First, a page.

2. 2. 2 1. Find out if any hospitals in your community are planning to remodel or construct new facilities. Find out which individuals and/or hospital board members are planning/overseeing the new construction/remodeling. 2. Put together a PowerPoint presentation highlighting the benefits of green hospital construction. For references, please see http://www.noharm.org/us/healthyBuilding/GGHCMediaResources. In your presentation, explain the criteria for LEED certification (http://www.usgbc.org/DisplayPage.aspx?CategoryID=19). Customize your presentation by talking about why green hospital construction would benefit your specific community! 3. Meet with local environment leaders, e.g. local green building coalition, to ask for suggestions, collaboration, and other assistance. 4. Meet with members of the hospital board of trustees, including the CEO if possible, to discuss the benefits of green hospitals. If the hospital administrators appear receptive to the idea of green hospital construction, tell them about LEED certification. If appropriate, try to secure their commitment to a certain level of LEED certification for the new building. 5. Print “postcard petitions” to demonstrate community support (www.vistaprint.com). Collect signatures and send these “postcard petitions” to the CEO and/or trustees of the hospital. Make sure the postcards state specific goals, such as obtaining LEED Gold Certification. Please see the example below: 6. Write an editorial about green hospitals to your local paper. Please see the example below: I am writing to voice my support for the Gold LEED certification of the new cancer center of University Hospitals. As a physician in the University Hospitals system, it is my belief that our commitment to the health of our patients includes not only our work within the hospital, but also the maintenance of a healthy environment for those we serve in the Cleveland area. With the addition of our new building, we have an opportunity to stand out as a leader in the community on this issue and to provide a model of green building for area businesses to follow into the future.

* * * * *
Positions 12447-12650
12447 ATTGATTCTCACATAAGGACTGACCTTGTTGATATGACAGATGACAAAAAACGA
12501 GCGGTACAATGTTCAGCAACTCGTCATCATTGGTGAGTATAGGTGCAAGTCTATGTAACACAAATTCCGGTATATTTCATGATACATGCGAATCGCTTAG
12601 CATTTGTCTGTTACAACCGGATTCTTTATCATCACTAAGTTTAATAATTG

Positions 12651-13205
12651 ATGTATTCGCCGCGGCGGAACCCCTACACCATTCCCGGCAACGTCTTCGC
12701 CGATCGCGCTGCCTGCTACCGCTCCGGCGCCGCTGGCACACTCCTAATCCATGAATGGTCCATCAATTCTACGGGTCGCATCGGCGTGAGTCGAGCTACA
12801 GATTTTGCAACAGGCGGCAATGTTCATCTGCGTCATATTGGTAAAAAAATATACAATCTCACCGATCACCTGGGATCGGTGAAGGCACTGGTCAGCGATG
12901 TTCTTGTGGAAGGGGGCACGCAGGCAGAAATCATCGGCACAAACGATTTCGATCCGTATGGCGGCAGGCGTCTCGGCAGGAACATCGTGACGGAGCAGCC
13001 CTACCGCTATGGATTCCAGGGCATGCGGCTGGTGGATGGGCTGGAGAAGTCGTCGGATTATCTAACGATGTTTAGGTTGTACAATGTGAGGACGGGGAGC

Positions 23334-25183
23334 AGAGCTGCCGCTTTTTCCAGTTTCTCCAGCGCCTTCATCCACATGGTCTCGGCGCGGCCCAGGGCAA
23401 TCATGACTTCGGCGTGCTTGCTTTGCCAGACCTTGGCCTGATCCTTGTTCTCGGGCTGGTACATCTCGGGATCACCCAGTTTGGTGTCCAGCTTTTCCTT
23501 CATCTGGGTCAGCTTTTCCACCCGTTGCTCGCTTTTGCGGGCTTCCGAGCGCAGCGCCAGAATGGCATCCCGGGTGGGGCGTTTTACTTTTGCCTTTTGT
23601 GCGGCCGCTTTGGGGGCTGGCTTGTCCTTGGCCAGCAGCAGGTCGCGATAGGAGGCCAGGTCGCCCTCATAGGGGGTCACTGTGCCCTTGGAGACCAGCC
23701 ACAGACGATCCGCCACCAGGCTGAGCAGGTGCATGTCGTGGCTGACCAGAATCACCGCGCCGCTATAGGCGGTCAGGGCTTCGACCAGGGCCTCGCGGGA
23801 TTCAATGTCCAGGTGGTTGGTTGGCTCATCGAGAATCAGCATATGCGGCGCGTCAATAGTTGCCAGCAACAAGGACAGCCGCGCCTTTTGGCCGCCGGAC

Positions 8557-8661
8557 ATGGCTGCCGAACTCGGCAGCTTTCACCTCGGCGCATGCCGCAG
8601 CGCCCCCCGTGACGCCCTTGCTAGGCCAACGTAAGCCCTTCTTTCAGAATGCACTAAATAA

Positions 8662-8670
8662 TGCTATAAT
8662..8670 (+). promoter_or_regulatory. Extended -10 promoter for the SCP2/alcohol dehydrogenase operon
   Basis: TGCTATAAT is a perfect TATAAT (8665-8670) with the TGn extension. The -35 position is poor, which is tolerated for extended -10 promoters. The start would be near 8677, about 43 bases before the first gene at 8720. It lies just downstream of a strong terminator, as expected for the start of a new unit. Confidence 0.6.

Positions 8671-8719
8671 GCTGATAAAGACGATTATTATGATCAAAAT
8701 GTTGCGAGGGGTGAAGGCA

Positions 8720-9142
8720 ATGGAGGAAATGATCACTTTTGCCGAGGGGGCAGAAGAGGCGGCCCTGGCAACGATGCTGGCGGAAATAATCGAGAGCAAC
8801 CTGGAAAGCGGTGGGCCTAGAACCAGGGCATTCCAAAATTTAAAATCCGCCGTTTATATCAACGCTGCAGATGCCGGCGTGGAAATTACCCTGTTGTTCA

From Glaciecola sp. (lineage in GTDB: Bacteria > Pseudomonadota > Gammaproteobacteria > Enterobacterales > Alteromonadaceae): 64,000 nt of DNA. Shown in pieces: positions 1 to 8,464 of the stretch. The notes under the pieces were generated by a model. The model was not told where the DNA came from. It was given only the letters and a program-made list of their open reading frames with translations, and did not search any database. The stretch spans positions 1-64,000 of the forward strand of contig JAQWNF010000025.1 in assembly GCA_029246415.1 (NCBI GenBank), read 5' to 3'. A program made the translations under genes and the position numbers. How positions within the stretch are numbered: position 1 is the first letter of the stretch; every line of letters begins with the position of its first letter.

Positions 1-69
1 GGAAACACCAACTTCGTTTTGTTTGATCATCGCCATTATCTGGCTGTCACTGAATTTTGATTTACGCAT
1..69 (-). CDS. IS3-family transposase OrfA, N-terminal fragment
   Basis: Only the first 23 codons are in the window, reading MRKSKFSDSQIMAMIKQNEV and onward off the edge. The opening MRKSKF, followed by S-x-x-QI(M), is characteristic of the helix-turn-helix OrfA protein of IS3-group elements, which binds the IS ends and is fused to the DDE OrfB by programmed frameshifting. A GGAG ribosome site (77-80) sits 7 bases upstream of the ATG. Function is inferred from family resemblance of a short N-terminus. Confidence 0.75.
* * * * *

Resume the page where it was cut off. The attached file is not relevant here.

3. 3. 3 The Gold LEED certification building requirements include specific commitments to minimize the use of resources, maximize energy efficiency and release minimal waste into the surrounding environment. The specifications to be met include criteria that fall under the following categories: Sustainability of the Site Water Efficiency Energy and Atmosphere Materials and Resources Indoor Environmental Quality Innovation in Design Designing our cancer center according to these requirements would not only fulfill our obligation to the Cleveland area as an environmentally friendly neighbor, but would also offer many economic advantages that would serve the hospital well into the future. With reduced expenditures on energy, water, and waste production the hospital would have great potential to reduce our operating costs. In addition, building a hospital to the Gold LEED certification standards ensures our membership in a group of elite hospitals taking a leadership role nationally on this issue. Other top medical centers that have recently committed to building green include the University of Michigan’s Mott Children’s Hospital, Beth Israel Medical Center, Mt. Sinai Medical Center, Providence Newburg Hospital, Dartmouth-Hitchcock Medical Center Children’s Hospital of Pittsburgh and Emory Hospital’s Winship Cancer Institute. It is of the utmost importance that the University Hospitals of Cleveland demonstrate the same commitment to the health of its own community. 7. Refer to the following websites for additional information: Health Care without Harm: http://www.noharm.org Hospitals for a Healthy Environment: http://www.h2e-online.org/ 8. For more information, please contact Mahboob ali khan (mahboob804@yahoo.co.in) who are leading a green hospital campaign in Hyderabad India.